Befriending Project at Chiswick Day Support

Gives social work students vital experience whilst benefitting dementia sufferers

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Standing left to right: Rosalind Lister (volunteer), Cynthia Powell (manger), Shirley Apostolou (social work student), Chandni Khanderia (volunteer), Fahad Al (Huda volunteer), Magda Bradley (volunteer), Rogerlene (volunteer).

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A unique relationship between a Chiswick day centre and two local Colleges means older people with dementia are getting more support, and social work students are gaining vital career experience.

The befriending project at Chiswick Day Support involves social work students developing a one-to-one relationship with clients, many of whom have dementia.

Such close involvement is hugely beneficial for clients. It helps them to recall experiences and events from their pasts, thus keeping their minds active and reducing feelings of isolation.

The service does not offer one-to-one support to clients, so the support from students at Uxbridge College, Hammersmith and Ealing College means clients get a better quality of care.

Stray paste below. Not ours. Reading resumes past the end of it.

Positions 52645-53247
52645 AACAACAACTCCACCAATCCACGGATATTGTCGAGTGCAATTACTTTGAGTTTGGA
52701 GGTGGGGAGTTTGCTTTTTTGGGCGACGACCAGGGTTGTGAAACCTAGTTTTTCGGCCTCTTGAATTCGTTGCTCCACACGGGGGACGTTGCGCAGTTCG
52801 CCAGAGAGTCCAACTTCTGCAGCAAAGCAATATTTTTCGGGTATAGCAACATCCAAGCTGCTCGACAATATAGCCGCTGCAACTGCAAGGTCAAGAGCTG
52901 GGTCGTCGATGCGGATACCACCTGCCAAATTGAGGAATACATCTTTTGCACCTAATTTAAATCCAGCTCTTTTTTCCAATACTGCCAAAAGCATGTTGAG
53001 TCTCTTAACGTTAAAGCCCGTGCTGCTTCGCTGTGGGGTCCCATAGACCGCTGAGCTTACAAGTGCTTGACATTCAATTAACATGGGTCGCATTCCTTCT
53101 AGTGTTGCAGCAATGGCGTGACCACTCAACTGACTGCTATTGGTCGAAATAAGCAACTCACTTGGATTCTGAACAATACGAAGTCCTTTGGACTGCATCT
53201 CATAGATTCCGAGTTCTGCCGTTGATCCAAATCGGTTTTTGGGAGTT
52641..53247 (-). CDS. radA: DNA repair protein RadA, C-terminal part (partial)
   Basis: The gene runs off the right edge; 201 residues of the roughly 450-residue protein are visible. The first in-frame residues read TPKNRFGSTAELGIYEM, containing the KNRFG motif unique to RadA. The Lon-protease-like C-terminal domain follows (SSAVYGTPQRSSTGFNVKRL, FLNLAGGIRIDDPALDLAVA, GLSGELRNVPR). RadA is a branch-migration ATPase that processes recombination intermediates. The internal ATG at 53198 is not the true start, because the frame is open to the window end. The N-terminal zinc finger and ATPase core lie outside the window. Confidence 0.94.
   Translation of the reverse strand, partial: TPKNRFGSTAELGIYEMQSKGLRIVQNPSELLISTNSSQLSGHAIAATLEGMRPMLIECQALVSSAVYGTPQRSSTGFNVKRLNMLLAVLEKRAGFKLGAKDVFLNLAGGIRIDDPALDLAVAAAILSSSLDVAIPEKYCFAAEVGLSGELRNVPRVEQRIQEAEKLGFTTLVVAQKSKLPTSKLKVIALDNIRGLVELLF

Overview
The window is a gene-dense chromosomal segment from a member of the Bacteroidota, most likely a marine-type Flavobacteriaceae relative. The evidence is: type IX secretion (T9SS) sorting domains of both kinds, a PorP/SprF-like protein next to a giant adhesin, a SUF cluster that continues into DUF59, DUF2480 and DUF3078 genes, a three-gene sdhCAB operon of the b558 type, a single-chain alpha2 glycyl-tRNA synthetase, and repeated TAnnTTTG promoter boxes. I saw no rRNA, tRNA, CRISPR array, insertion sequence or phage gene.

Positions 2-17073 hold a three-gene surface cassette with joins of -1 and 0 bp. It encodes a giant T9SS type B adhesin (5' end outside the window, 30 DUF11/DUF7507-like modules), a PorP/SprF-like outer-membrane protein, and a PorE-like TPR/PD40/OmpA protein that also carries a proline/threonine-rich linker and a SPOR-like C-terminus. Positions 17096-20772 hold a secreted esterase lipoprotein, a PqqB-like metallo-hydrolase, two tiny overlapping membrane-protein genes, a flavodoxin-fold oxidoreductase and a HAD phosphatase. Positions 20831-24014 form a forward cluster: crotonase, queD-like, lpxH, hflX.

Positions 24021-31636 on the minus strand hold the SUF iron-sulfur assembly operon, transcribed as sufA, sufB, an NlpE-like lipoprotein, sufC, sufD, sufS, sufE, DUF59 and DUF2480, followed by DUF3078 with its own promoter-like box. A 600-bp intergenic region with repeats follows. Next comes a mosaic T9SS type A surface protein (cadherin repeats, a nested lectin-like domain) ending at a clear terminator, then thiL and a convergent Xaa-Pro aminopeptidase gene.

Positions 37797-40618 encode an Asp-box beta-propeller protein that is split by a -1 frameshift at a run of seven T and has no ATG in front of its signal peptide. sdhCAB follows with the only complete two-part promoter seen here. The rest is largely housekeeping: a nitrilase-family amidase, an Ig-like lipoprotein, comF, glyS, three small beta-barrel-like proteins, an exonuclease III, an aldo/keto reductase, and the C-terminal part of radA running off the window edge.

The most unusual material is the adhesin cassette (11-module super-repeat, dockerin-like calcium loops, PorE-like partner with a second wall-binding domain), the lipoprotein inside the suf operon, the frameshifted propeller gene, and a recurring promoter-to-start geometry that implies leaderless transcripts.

Students have developed friendships with clients during regular visiting and conversations, which involves 90-minute sessions. They swap pictures and share life experiences.

Cynthia Powell, the manager of Chiswick Day Support, who oversaw the project said, “This was an excellent opportunity for us to provide one-to-one, and enhance our service to meet individual need. Since we started, it has been working really well and we have had positive comments from carers, and we can see a real difference in the clients. We are grateful for the funding from the Chiswick area committee and the Isleworth and Brentford committee to help make this wonderful project happen.”

The Hounslow branch of the Alzheimer’s Society provided training for the students.

Shirley Apostolou, herself a social work student, has been involved with the project, said, “This has been an excellent project. It provides the type of quality placement that students crave to develop their own skills of working with clients. For the client, it is an opportunity to spend some time with a new face, hear about their lives and build a meaningful relationship.”

Cllr Pamela Fisher, lead member for adult social services and health, said, “This is a unique arrangement and we do not think there is anything similar elsewhere in London. Social work students need placement opportunities so they can prepare themselves for professional practice. For our clients, being listened too, engaging in conversation and being able to build friendships is vitally important for keeping mentally active.”

October 10, 2008